MON refugees seeking sanctuary in Thailand from the civil war Burma are being harassed by Thai authorities to facilitate the construction of an oil pipeline between the two countries, according to US refugee workers in Bangkok and Mon relief officials.
Pressure on the Mon, one of the many indigenous Burmese minorities involved in a five-decade crusade against the ruling Slorc (State Law and Order Restoration Council), has increased steadily since the Thai and Burmese governments reached an agreement on the passage of the natural gas pipeline through Mon territory, according to Phra Wongsa Pala, a Buddhist monk and chairman of the Mon National Relief Committee.
Human Rights Watch/Asia reported in December last year that Thailand's treatment of Mon refugees" falls far short of international standards." In 1994 Thailand forced more than 6,000 Mon refugees back into Burma who were subsequently attacked by the Burmese military.
The report suggests mistreatment of refugees in "almost certainly linked to economic and security concerns" about development projects in Burma, including the proposed natural gas pipeline. Unocal , a US company, is one of the companies named in the report as being involved with the natural gas project.
Harassment now includes daily and nightly police raids on Mon temples along the Burma-Thai border, and persecution of the sick and disabled, the reports said. In raids authorities arrest men, women and children, torture victims, war-wounded, and seriously ill refugees, including those with UNHCR (United Nations High Commission for Refugees) recognition, a special status accorded by the UN to political refugees, the reports alleged.
There are also threats to repatriate all ethnic Mon Buddhist monks back to Burma.
"Pressure is being placed on the little people," says Marryknoll Mission Association of the Faithful co-ordinator Vicki-Armour Hileman, of Davenport, Iowa, Hileman spent six years as a missionary in Asia including two years working with Mon refugees in Thailand.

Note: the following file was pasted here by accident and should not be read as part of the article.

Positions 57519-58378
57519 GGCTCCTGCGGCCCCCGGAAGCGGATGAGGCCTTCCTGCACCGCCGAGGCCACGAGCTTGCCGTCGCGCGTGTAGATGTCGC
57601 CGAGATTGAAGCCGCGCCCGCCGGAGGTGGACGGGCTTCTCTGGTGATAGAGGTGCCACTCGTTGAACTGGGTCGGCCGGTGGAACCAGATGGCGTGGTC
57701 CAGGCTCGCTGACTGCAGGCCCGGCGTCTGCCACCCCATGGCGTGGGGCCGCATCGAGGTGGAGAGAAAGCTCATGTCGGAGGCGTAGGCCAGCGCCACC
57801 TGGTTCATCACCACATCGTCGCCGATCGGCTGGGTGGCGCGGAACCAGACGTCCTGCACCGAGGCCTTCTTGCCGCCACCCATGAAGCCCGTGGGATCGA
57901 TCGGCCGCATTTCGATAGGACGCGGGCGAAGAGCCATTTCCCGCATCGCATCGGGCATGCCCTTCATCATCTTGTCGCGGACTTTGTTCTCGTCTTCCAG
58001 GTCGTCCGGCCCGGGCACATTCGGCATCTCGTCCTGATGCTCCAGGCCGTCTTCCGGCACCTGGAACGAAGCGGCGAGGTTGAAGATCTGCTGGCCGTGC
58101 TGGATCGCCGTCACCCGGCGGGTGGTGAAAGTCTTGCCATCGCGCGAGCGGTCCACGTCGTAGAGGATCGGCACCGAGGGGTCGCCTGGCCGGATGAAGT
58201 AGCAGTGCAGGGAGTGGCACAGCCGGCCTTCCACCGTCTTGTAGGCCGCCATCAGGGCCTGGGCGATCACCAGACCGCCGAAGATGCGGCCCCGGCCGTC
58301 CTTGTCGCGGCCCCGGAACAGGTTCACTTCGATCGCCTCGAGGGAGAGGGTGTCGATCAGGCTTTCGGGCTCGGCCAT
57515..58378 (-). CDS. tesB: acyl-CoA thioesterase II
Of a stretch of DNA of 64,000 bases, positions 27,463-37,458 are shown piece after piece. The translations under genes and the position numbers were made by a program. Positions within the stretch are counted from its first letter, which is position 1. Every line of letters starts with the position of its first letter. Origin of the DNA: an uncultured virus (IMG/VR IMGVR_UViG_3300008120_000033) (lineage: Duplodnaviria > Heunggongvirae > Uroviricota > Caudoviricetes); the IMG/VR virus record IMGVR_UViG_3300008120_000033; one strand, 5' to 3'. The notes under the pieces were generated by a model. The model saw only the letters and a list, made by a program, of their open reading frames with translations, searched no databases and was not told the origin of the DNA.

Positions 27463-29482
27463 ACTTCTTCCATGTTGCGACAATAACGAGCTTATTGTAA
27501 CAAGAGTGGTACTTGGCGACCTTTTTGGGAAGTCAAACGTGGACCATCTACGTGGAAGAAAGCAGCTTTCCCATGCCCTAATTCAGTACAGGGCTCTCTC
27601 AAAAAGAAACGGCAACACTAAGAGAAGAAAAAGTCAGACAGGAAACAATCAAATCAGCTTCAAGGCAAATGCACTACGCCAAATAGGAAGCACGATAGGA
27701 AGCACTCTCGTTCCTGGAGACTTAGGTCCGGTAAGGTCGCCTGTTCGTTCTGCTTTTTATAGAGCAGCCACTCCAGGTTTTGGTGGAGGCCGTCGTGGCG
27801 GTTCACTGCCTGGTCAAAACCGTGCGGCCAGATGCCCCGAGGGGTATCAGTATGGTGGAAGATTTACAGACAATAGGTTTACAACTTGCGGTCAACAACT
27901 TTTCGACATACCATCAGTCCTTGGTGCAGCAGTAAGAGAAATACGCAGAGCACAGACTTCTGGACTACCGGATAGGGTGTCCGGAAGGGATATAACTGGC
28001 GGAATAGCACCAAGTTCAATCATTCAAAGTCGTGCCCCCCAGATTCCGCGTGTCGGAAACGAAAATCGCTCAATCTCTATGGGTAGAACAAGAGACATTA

"The Unocal pipeline, which the Burmese are trying to force through Mon territory, would mean an economic boom for Thailand. By rounding up the helpless, they hope to force the Mon into signing a peace accord and agreeing to the pipeline," Hileman said.
The Mon who occupy the area that is largely virgin jungle, are strongly opposed to the pipeline which they say will destroy their habitat, exploit their labour, and directly benefit the Slorc financially. They have voiced their opposition in several letters to Unocal.
Repeated raids are spreading panic among refugees, many of whom have been tortured in Burma and are terrified of arrest. In the last year, three have been seriously injured trying to avoid the police.
During an April 19 raid, Maung Kyan, a severely handicapped ethnic Mon refugee in need of serious ongoing medical treatment, was arrested by Yannawa police and put into detention with his wife and two small children.
Maung Kyan and his family all have UNHCR status, which in most countries assured protection until a safe return to their homeland is possible. Thailand however, is not a signatory of the UN Protocol.
Maung Kyan, who lost his eye-sight and both arms in a land mine explosion ten year ago, has recently had a cornea transplant and required daily medication and monitoring. The Mon National Relief Committee fears that without proper medical care and a clean environment, he could lose his eye.
The US embassy, the UNHCR, and various refugee groups have expressed concern over Maung Kyan's welfare, but have been unsuccessful in obtaining freedom for him and his family.
The Mon National Relief Committee had asked the US State Department and concerned US groups to call for his release and an end to the harassment of Mon refugees.